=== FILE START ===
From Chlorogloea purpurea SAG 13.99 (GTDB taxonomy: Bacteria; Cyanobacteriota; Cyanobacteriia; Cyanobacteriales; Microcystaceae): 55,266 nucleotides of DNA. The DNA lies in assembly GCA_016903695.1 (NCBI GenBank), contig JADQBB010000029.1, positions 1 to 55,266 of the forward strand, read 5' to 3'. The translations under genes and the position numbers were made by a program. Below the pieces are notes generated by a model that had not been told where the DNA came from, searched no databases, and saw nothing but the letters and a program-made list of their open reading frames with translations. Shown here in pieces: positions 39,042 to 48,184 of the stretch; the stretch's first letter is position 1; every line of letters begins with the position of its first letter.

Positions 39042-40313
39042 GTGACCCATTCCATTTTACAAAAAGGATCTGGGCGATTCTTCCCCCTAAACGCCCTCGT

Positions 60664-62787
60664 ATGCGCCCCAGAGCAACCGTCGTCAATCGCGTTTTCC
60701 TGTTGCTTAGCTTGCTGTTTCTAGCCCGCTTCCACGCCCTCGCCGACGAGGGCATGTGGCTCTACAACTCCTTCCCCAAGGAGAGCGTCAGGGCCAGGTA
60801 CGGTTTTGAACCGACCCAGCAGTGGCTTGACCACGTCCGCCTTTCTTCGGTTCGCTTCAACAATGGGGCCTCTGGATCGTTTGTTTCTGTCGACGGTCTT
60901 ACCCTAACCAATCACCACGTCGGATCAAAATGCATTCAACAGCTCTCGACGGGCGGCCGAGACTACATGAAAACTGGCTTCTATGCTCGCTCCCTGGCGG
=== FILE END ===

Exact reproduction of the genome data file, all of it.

From Chlorogloea purpurea SAG 13.99 (GTDB taxonomy: Bacteria; Cyanobacteriota; Cyanobacteriia; Cyanobacteriales; Microcystaceae): 55,266 nucleotides of DNA. The DNA lies in assembly GCA_016903695.1 (NCBI GenBank), contig JADQBB010000029.1, positions 1 to 55,266 of the forward strand, read 5' to 3'. The translations under genes and the position numbers were made by a program. Below the pieces are notes generated by a model that had not been told where the DNA came from, searched no databases, and saw nothing but the letters and a program-made list of their open reading frames with translations. Shown here in pieces: positions 39,042 to 48,184 of the stretch; the stretch's first letter is position 1; every line of letters begins with the position of its first letter.

Positions 39042-40313
39042 GTGACCCATTCCATTTTACAAAAAGGATCTGGGCGATTCTTCCCCCTAAACGCCCTCGT

Positions 60664-62787
60664 ATGCGCCCCAGAGCAACCGTCGTCAATCGCGTTTTCC
60701 TGTTGCTTAGCTTGCTGTTTCTAGCCCGCTTCCACGCCCTCGCCGACGAGGGCATGTGGCTCTACAACTCCTTCCCCAAGGAGAGCGTCAGGGCCAGGTA
60801 CGGTTTTGAACCGACCCAGCAGTGGCTTGACCACGTCCGCCTTTCTTCGGTTCGCTTCAACAATGGGGCCTCTGGATCGTTTGTTTCTGTCGACGGTCTT
60901 ACCCTAACCAATCACCACGTCGGATCAAAATGCATTCAACAGCTCTCGACGGGCGGCCGAGACTACATGAAAACTGGCTTCTATGCTCGCTCCCTGGCGG